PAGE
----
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Baseline Isolated Printed Text Image Database for Pashto Script Recognition

Arfa Siddiqu, Abdul Basit*, Waheed Noor, Muhammad Asfandyar Khan, M. Saeed H. Kakar, Azam Khan

Department of Computer Science & Information Technology, University of Balochistan, Quetta, 87300, Pakistan

* Corresponding Author: Abdul Basit. Email: email

Intelligent Automation & Soft Computing 2023, 37(1), 875-885. https://doi.org/10.32604/iasc.2023.036426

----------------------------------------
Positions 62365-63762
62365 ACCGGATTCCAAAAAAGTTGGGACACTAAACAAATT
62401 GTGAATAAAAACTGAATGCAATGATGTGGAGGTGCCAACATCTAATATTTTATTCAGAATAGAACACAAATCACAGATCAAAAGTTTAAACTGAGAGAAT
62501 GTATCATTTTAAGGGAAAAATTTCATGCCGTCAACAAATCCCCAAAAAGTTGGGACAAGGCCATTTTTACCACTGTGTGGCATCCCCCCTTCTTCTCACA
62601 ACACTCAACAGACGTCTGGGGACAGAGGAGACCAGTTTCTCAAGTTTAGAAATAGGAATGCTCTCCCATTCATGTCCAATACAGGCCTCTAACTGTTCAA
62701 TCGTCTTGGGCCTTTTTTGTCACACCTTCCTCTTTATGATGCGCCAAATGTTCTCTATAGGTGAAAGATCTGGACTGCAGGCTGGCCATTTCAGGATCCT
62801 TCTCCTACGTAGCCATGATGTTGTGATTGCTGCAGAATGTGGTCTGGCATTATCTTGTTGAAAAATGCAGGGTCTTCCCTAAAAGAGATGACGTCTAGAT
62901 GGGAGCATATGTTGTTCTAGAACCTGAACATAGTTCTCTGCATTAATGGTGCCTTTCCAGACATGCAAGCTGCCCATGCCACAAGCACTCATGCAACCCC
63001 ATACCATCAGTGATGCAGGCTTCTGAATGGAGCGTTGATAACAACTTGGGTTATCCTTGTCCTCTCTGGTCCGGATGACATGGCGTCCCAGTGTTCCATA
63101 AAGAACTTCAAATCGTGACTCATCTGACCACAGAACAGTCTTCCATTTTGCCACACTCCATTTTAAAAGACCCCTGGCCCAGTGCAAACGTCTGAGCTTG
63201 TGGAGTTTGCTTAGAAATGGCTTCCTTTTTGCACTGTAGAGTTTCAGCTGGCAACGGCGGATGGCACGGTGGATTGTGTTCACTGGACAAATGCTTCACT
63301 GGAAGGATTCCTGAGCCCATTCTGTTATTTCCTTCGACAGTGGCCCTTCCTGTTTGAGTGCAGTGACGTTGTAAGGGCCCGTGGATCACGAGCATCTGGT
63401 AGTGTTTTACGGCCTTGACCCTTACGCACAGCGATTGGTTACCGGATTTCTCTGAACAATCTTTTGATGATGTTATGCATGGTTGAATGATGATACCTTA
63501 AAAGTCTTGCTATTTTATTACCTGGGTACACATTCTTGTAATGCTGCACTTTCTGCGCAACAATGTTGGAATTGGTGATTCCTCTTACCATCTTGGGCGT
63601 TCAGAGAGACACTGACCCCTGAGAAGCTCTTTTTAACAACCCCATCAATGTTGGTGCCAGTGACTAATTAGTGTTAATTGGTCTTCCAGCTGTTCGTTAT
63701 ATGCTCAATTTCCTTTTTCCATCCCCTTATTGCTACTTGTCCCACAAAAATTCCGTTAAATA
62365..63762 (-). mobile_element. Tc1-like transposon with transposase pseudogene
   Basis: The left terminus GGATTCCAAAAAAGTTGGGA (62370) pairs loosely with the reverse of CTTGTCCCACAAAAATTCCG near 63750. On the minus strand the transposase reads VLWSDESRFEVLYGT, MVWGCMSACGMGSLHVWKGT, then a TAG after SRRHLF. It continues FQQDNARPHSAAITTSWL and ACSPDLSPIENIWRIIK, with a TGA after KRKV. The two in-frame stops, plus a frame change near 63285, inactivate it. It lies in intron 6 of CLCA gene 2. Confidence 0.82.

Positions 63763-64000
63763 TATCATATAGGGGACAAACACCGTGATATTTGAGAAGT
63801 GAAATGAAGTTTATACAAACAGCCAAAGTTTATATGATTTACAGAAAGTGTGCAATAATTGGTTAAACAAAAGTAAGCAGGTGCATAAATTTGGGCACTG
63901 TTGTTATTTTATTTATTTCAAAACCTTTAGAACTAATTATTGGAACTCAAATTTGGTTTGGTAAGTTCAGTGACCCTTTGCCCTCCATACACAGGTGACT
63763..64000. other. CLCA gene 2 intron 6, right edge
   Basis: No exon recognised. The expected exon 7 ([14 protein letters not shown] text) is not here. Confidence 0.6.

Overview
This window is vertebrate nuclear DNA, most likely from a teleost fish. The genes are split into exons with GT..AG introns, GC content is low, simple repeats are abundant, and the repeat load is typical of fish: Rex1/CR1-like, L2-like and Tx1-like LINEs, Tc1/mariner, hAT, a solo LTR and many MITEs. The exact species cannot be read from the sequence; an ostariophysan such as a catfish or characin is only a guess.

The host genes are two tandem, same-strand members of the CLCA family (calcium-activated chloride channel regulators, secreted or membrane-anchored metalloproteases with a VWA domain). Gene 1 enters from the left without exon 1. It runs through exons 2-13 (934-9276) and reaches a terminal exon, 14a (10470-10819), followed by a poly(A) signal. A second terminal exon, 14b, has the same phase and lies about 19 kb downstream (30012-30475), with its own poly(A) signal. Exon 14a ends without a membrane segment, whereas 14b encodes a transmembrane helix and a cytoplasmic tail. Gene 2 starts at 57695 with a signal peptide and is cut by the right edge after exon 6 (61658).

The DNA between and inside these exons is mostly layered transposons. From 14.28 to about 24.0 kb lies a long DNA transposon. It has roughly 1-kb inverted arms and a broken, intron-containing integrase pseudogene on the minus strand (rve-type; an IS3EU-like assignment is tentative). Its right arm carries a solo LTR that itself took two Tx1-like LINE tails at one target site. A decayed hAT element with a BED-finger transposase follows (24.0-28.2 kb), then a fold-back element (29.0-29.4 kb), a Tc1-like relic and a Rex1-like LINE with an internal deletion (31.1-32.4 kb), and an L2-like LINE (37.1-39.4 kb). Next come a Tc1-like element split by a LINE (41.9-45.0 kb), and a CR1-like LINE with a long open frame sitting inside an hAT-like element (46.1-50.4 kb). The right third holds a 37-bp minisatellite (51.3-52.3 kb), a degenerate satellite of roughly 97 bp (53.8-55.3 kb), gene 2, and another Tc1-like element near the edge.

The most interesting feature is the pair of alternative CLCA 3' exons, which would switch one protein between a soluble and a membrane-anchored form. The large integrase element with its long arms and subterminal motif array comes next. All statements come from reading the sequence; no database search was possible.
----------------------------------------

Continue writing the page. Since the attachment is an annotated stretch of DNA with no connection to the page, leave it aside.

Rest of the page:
The optical character recognition for the right to left and cursive languages such as Arabic is challenging and received little attention from researchers in the past compared to the other Latin languages. Moreover, the absence of a standard publicly available dataset for several low-resource languages, including the Pashto language remained a hurdle in the advancement of language processing. Realizing that, a clean dataset is the fundamental and core requirement of character recognition, this research begins with dataset generation and aims at a system capable of complete language understanding. Keeping in view the complete and full autonomous recognition of the cursive Pashto script. The first achievement of this research is a clean and standard dataset for the isolated characters of the Pashto script. In this paper, a database of isolated Pashto characters for forty four alphabets using various font styles has been introduced. In order to overcome the font style shortage, the graphical software Inkscape has been used to generate sufficient image data samples for each character. The dataset has been pre-processed and reduced in dimensions to 32 × 32 pixels, and further converted into the binary format with a black background and white text so that it resembles the Modified National Institute of Standards and Technology (MNIST) database. The benchmark database is publicly available for further research on the standard GitHub and Kaggle database servers both in pixel and Comma Separated Values (CSV) formats.